To move his administration toward a consensus on health care reform, President Clinton has established the President's Task Force on National Health Care Reform, chaired by First Lady Hillary Rodham Clinton, to develop a workable health care reform package for May 1993 introduction to the Congress. The task force, which is meeting around the clock in the "war room" of the Old Executive Office Building, is working with variations of President Clinton's "managed competition" concept. A managed competition system is a blend of government regulation and free-market enterprise under which large health insurance purchasing networks representing employers and individuals negotiate with health care providers to provide a standard package of health benefits set by the Federal government.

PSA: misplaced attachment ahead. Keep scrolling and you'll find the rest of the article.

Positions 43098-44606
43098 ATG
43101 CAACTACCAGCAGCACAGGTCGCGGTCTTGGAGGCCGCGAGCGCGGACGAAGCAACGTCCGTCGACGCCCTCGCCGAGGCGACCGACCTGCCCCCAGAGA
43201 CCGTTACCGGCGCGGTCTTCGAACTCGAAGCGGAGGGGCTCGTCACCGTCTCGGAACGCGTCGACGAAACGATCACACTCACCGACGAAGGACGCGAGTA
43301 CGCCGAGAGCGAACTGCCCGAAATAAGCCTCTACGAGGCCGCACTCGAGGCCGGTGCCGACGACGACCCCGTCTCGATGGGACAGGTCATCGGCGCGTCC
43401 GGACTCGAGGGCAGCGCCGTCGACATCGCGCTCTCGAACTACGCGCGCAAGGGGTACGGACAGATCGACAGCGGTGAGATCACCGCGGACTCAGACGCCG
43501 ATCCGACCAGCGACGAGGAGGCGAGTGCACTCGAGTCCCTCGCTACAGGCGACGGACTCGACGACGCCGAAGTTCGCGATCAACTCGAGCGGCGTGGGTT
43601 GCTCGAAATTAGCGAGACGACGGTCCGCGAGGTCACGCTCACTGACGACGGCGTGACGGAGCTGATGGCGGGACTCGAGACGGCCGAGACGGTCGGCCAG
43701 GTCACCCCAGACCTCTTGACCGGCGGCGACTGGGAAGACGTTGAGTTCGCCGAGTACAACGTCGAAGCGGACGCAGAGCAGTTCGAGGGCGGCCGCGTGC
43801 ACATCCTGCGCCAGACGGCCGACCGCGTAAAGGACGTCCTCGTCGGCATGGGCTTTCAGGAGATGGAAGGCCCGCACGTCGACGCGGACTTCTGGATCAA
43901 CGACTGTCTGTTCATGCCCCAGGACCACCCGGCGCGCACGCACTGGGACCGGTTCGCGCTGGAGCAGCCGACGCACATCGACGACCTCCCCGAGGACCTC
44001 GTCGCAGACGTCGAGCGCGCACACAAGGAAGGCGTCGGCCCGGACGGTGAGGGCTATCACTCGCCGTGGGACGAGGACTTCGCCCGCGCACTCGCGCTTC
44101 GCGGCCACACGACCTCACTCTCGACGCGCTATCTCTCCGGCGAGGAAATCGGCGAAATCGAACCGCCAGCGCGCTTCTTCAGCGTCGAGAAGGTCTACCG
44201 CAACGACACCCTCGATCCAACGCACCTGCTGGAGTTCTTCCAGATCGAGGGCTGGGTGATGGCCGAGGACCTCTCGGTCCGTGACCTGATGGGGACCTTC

The work of the task force will not be quick or easy. President Clinton has indicated he wants:

* Implementation of a managed care program, to include national budgeting and government rate-setting to control health care spending;

* Development of a "National Expenditure Board" to develop health care rates and expenditure targets for a managed care system;

* Establishment of a cap on the tax deduction for employer-sponsored health insurance;

* Alteration of the tax code to prevent employers and employees from providing and receiving tax-free health benefits;

* A limitation on the amount businesses could deduct for health insurance premiums, not to exceed the cost of the lowest-priced standard benefits package offered by a Federally qualified plan; and